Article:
Oversight, transparency and quality assurance are among the principles policymakers need to put in place to minimise the moral hazard of carbon removal, according to our new analysis.
Measures to remove carbon dioxide from the atmosphere are needed alongside rapid and deep greenhouse gas emission cuts to deliver climate targets such as those in the 2015 Paris Agreement. In a word, we need to scale carbon removal and emissions cuts.
But with some governments and companies advocating continued high fossil fuel use well beyond 2050, there are concerns that the mirage of being able to remove sizeable volumes of carbon in future could displace or delay efforts to reduce emissions today.
Our new report, How to avoid carbon removal delaying emissions reductions, provides a 12-step framework for understanding and reducing these ‘mitigation deterrence’ risks.
“Decision makers must balance the risk of exaggerated reliance on future carbon removal against the risk that carbon removal is not deployed enough. Right now, the risks of mitigation deterrence are both unchecked and hindering the deployment of carbon removal. Our report suggests ways to address this situation,” said Dr Sylvain Delerce, Carbon Gap’s Associate Science Director and report co-author.
“The report offers clear guidance on how policymakers, corporations, and climate negotiators can responsibly accelerate carbon removal without it becoming an excuse for climate delay or inaction,” Robert Höglund, co-author of the report.
The Intergovernmental Panel on Climate Change (IPCC) defines three distinct roles of carbon removal:
- Supporting net zero targets alongside emission reductions
- Neutralising hard-to-abate emissions at net zero
- Achieving net negative emissions to reverse temperature overshoot.
For each use case, the report lays out specific policy and accountability recommendations that can both remove factors that encourage mitigation deterrence and create guardrails to limit its impact. These include:
- Setting separate short and medium-term emission reduction and carbon removal deployment targets
- Requiring high-quality, permanent carbon removal for neutralising fossil fuel emissions (rather than, for example, seeking to rely on tree-planting)
- Setting climate targets that recognise the limited availability of carbon removal
“Concern that removals will undermine climate action is grounded but has led to a paralysing and unproductive debate. Let’s make things practical: we can and must design policies that proactively reduce this risk, delivering our dual goals of more ambitious emission cuts and carbon removal scale-up” said Eli Mitchell-Larson, Carbon Gap’s Chief Science and Advocacy Officer and report co-author.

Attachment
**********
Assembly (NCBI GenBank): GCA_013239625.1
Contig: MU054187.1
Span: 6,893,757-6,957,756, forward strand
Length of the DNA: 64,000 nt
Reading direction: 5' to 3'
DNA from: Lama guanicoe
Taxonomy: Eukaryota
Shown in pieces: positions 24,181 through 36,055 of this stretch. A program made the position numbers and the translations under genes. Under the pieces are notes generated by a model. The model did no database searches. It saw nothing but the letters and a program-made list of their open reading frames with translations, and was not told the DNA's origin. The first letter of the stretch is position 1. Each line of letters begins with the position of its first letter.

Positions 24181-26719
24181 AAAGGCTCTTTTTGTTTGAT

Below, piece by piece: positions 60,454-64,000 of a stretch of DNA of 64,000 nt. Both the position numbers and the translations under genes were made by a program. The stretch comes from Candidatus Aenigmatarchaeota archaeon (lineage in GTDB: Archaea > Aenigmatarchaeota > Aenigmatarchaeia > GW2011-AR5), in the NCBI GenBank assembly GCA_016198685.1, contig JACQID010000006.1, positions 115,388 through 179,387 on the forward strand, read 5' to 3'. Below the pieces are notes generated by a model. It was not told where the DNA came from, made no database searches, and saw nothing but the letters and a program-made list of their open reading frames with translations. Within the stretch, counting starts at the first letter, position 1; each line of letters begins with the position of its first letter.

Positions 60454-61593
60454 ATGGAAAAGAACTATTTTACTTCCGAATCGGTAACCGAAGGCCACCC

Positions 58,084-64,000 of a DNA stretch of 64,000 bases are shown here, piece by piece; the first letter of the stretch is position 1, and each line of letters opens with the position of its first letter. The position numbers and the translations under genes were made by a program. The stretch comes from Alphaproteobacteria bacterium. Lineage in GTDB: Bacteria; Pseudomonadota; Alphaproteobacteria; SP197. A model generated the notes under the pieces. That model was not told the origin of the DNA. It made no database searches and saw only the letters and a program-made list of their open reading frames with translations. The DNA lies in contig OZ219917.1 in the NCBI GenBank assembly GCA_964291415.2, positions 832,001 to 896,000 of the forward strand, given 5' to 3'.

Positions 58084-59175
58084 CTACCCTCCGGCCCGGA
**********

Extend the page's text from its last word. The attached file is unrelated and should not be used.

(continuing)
Some jurisdictions including the EU are currently establishing targets, policies and regulations to deliver carbon removal. Carbon Gap advocates that the EU and other jurisdictions develop their frameworks according to the 12 principles outlined in the report.
The full set of 12 recommendations comprises:
- Remove obstacles for emissions reductions
- Support the development of CDR today
- Require like-for-like compensation (permanent storage for fossil carbon, biological storage for biogenic carbon)
- Regulate climate-related claims by companies and other entities to prevent ‘greenwash’
- Set separate fixed targets for emissions reductions and CDR in the short and medium terms
- Set short-term emissions reductions targets, based on remaining carbon budgets, on top of long-term net zero targets
- Only plan for a limited amount of removals to be available for meeting net zero targets (the IPCC’s first use case)
- Establish principles for when it is appropriate to use carbon removal instead of emissions reductions
- Set and implement targets that avoid or minimise temperature overshoot
- Demand transparent and accessible CDR plans
- Allocate future responsibility for CDR to address overshoot
- Set targets that include a country’s upstream and downstream emissions